Bragging rights usually last a year until the next football game comes around.
But when the athletic department advertised upcoming instate match ups as “Rivalry Weekend,” all bets were off.
With both Florida and Florida State in Coral Gables, the University of Miami had the perfect opportunity to defend its home turf in baseball, men’s basketball and men’s tennis.
Too bad the teams didn’t receive the memo.
Things got off to a rough start when the 10th-ranked Hurricanes forgot how to put the ball in play in a 7-1 loss against the 5th-ranked Gators.
Fifteen strikeouts and two hits later head coach Jim Morris and the Canes left Alex Rodriguez Park at Mark Light Field frustrated.
On Saturday, the Seminoles held off a Canes rally for a 61-60 win at the BankUnited Center, where the crowd bordered 50/50 in its allegiance.
While FSU improved to 22-8 (10-6 ACC) under former UM head coach Leonard Hamilton, Miami dropped to 18-12 (4-12) and fell into last place in the 12-team conference.
It wasn’t any better for the 39th-ranked men’s tennis team, which fell 5-2 in a match to the 19th-ranked Noles.
Florida State clinched the victory with three singles and one doubles win before Miami even got on the scoreboard.
“FSU has a really solid squad there,” head coach Mario Rincon said. “They’re very deep. I think they’re one of the best teams in the ACC. We were exposed to a few things that we need to improve and work on.”
Of the nine team sports that both FSU and UM compete in, the Seminoles hold a better record in seven of them.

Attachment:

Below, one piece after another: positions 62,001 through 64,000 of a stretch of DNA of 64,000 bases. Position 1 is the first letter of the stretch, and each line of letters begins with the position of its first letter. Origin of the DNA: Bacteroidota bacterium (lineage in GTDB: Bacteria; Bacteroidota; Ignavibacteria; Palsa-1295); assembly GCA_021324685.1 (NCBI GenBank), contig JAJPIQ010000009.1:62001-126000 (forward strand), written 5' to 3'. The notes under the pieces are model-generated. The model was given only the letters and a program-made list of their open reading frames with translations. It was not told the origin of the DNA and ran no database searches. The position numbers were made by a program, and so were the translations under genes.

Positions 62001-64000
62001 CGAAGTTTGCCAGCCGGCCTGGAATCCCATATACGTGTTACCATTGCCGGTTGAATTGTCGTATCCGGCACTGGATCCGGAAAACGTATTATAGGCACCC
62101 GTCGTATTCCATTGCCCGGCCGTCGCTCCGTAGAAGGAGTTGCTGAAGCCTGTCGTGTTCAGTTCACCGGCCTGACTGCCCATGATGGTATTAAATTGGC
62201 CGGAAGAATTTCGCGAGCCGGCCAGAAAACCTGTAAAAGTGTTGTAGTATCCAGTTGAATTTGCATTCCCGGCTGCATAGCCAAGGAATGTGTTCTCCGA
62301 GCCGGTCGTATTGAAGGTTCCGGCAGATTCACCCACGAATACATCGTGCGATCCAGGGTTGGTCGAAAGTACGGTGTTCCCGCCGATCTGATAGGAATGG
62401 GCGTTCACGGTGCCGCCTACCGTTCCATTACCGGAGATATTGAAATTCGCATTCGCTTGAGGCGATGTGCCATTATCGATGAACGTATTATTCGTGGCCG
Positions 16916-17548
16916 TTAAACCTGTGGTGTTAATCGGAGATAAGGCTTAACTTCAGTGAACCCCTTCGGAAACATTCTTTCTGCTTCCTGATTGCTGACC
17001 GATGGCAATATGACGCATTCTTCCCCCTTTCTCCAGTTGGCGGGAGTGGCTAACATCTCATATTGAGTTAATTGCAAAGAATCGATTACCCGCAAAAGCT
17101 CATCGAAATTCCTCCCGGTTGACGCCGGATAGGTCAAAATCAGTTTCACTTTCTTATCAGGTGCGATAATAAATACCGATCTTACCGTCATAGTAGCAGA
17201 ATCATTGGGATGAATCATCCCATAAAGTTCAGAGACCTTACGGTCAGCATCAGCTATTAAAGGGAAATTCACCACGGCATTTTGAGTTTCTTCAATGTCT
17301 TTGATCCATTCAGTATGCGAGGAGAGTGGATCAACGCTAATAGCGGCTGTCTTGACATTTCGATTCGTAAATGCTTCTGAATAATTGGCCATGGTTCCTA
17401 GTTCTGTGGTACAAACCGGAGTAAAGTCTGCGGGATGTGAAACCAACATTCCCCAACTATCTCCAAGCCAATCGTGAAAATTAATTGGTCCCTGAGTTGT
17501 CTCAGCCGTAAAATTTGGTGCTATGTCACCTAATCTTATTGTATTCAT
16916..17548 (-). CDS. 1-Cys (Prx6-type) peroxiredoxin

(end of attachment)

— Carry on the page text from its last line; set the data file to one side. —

The two exceptions?
Football and women’s tennis.
In the first game of the gridiron season, a dropped ball in the end zone was the difference. In the final 60 minutes of the season, the Seminoles won in a superior bowl game.
Florida, who eliminated the Hurricanes in last year’s NCAA Gainesville Regional and seemingly have no baseball history, sent right-hander Tommy Toledo and left-hander Kevin Chapman to the mound for a 4-2 win in Sunday’s rubber game.
Junior college transfer and outfielder Chris Pelaez went 5-for-11 in the series, but the team collected just 17 total hits for a .181 batting average.
Although new to the team, the Miami native realized how important beating a rival is.
“Being from down here you know about the rivalry from Florida/Florida State, and we don’t like each other too much and just being a part of it is just great,” Pelaez said. “The fans and the atmosphere are incredible.”
Keeping track at home?
The possession arrow is in the rivals’ favor until Oct. 9 and fall 2013, respectively.